When Karen sings the chorus about every “sha-la-la-la”, “woah-o-woah-o”, and “shing-a-ling-a-ling” still shining, she’s undoubtedly referring to the lyrics used in songs of old (ala Brown Eyed Girl by Van Morrison), and how listening to them years later still triggers the same feelings of joy. It’s the same with the memories I have of/with Z. They exist in a world of their own, etched deeply into every corner of my brain.

Z and I met a couple more times after that night. Sometimes, it was just for a walk/cycle in the park. Sometimes, we went for dinner. Once, she brought me to her secret spot—where she went for a bit of peace whenever life seemed like too much. It was always good; always pure, always that respectful distance between us.

It wasn’t long before feelings started creeping into what had started out as platonic friendship. But Z wasn’t sure if I felt the way she did. How could she? She was the one who did most of the talking whenever we went out. “Enough about me,” I’d always say. Surely, there wasn’t anything interesting I could bring to the table. 

Eventually, Z asked point-blank if I had any non-platonic feelings for her. She told me she did. I said I did too.

Then everything went downhill. 

 

“In that case, shouldn’t it be simple?” you asked.

I didn’t know how to tell you there was somebody else. I didn’t know how to tell you I kept you at arm’s length for a reason. I didn’t know how to tell you that despite that, I had fallen in love.

There are 3 lines in Yesterday Once More that perfectly encapsulate what I felt: that moment when Karen sings about heartbreak right after the first chorus.

While the drums keep steady time throughout the rest of the piece, staying largely in the background, the toms and crash cymbals are thrown into the mix, adding a whole other layer underneath the smooth vocals of those 3 lines.

The result is convoluted; bordering on violent, even, at least when compared to how delicate the melody in the verses is. The tension is deafening.

But this isn’t even where the drums are first introduced to the piece. Playing it back, you’ll find that the percussive outburst which immediately follows the chorus is mirrored—no, foreshadowed—right before it.

At 0:37, the percussion announces itself. The crash is hit 3 times to emphasise 3 words: “but”, “they’re” and “back”, referring to the return of happier times. Here, the song drops its tenderness and turns cruel. I can almost hear it taunting me with the ghost of you that’s back to haunt. At the same time, the strings do a quick 5-note run, adding yet another layer of emotional depth that makes you feel uneasy.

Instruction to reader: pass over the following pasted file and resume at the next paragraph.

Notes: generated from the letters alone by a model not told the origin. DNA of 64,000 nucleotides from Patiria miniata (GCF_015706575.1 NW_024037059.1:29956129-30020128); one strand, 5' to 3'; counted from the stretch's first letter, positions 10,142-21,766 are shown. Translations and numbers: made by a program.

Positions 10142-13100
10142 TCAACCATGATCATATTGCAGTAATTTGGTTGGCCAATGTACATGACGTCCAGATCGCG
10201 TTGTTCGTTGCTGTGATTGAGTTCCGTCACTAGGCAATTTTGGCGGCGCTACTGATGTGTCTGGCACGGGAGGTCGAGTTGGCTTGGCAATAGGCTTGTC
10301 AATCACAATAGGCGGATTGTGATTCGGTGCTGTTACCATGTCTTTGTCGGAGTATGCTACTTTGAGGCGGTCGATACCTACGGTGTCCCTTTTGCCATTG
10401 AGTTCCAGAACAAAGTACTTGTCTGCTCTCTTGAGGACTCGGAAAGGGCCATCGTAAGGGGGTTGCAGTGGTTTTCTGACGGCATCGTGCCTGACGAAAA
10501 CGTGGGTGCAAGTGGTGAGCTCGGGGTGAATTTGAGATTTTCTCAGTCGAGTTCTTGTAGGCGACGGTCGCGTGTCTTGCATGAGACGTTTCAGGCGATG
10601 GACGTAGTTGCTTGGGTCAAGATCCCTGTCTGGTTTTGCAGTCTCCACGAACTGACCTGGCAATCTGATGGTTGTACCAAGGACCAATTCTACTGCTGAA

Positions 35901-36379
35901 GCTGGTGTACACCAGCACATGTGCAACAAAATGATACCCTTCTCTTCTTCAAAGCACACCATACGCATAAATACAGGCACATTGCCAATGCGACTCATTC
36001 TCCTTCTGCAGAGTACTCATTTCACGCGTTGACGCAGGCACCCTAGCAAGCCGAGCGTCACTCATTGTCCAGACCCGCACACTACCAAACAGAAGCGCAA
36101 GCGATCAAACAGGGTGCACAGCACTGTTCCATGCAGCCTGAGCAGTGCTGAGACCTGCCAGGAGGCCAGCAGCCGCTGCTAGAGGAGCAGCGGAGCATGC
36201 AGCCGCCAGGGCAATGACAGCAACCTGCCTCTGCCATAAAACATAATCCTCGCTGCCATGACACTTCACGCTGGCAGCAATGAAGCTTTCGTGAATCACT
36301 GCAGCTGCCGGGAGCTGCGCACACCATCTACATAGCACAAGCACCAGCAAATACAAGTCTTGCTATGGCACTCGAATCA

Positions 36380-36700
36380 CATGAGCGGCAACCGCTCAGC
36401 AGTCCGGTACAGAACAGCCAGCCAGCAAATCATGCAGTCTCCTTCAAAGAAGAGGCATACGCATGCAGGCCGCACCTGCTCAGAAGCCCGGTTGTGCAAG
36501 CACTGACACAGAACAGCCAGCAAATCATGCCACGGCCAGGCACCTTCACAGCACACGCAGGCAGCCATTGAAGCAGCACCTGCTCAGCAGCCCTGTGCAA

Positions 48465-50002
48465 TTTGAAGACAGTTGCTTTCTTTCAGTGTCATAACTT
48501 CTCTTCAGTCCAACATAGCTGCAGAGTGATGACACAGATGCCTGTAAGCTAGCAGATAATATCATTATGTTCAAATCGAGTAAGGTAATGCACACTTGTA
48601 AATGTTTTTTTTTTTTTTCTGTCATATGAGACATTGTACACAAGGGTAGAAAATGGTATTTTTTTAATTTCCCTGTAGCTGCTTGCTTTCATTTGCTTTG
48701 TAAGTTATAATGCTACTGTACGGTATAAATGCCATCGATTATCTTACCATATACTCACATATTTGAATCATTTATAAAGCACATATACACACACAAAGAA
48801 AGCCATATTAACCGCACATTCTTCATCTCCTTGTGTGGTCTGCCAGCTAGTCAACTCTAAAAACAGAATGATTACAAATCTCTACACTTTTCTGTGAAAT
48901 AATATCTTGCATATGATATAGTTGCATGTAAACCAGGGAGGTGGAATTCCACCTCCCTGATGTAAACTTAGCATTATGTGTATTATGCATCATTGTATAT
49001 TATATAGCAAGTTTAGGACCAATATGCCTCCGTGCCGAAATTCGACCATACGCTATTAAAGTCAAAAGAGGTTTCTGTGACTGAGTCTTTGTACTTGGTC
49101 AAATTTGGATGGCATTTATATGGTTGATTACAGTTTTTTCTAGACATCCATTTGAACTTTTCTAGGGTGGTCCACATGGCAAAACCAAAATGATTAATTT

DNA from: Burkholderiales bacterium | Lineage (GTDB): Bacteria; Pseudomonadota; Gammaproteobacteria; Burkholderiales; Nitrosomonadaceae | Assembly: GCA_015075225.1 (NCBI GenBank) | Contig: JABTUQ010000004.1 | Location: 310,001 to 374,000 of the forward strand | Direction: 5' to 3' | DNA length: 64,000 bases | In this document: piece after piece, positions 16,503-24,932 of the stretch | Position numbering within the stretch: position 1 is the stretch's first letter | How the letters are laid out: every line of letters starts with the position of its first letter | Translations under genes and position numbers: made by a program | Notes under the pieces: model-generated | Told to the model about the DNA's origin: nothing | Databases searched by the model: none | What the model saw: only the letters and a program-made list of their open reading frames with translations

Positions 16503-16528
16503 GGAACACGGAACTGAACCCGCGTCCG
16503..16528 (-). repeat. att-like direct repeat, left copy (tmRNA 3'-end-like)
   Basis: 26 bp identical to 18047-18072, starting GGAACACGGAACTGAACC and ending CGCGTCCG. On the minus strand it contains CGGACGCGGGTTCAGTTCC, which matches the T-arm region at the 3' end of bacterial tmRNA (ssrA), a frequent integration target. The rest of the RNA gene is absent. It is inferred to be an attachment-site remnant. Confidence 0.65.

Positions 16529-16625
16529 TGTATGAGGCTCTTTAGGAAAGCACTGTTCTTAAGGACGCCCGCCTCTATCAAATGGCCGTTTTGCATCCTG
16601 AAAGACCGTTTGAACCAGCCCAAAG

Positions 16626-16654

Z never understood why things weren’t quite the same after that. There were just too many unanswered questions. The conversation petered out and after a while, we stopped talking altogether. 

In her absence, I thought about a lot of things. I didn’t know what to do. On one hand, there was nothing wrong with my relationship. On the other, here was the potential for something amazing. But I had unknowingly written myself into a corner. Because I kept her at arm’s length when all I wanted to do was pull her closer, there was so much of her I didn’t know—if we’d actually be good together or if there were any red flags.

It tore me up inside.

A few months after her last message, my phone lit up with another text from Z. In it, she said that even though she didn’t understand what had happened, or what went/was going through my head, it was okay. We could still be friends. 

That was it. The inner turmoil never really went away but that text turned the volume knob on the conflicting voices in head way up. They didn’t whisper anymore. They shouted. She deserved to know. 

Finally, I told Z why I held back. And she was furious. She told me what a rotten human being I was. I remember being on a bus when I read those messages. I missed my stop. I never even apologised. It’s not that I wasn’t sorry. I just knew the words would never be enough. I let her walk away.

After the dust settled, I was dead to her.

 

On my desk is a book she got me during a holiday. I’ve read a few chapters, but I don’t think I’ll ever finish it. In my wallet, 3 folded $2 notes are tucked away—Z’s share of our TOTO winnings from when we won 10 bucks. 

A bottle cap from the Snapple we once shared is still in my bag. I don’t carry it around because I’m afraid I’ll forget kangaroos can jump 30 feet. 

All these things are reminders of the clichés that have run through my head:

Would I try to make it up to her? Would I actually go and try to get her? (For the moment at least, no). What if I can’t? What if nothing I say or do will ever be enough? What if things between Z and me can never go back to the way they were? Just like that book on my table, I’m not ready to deal with the finality of turning that last page. I don’t want to know how our story ends. 

People often think there’s a right or wrong thing to do in situations like these. There isn’t. There is only a choice to be made. And, of course, the consequences of that decision; the things you have to live with.

These are mine: 

If I had to choose between living in a world in where Z and I will definitely remain strangers, and one where there’s even the slightest possibility that we could go back to being at least friends, I’m picking the latter every day of the week. Even if it means I may not ever truly be happy.

Right now, my life is essentially one continuous loop of Yesterday Once More—melancholic; haunting; and most of all, an ode to something beautiful that once existed. 

And maybe. Just maybe, someday it’ll be yesterday once more.

 

What songs hold special meanings and memories to you? Tell us: community@ricemedia.co 

 

Author

Justin Vanderstraaten Staff writer